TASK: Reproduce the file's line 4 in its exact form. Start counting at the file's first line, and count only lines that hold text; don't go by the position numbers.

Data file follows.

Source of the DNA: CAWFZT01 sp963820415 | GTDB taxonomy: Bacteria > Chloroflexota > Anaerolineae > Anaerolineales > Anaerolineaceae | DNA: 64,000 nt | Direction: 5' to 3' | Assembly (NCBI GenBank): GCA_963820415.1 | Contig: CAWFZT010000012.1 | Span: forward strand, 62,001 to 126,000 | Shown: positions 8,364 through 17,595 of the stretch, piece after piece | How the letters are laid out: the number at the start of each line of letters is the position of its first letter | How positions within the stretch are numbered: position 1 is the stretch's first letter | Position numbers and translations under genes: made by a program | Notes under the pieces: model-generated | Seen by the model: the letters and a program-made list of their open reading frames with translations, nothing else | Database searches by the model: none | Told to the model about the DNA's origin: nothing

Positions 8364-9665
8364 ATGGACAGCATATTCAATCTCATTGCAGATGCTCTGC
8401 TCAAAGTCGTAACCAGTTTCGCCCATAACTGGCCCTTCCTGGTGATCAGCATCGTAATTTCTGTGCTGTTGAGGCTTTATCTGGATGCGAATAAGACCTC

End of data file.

8401 TCAAAGTCGTAACCAGTTTCGCCCATAACTGGCCCTTCCTGGTGATCAGCATCGTAATTTCTGTGCTGTTGAGGCTTTATCTGGATGCGAATAAGACCTC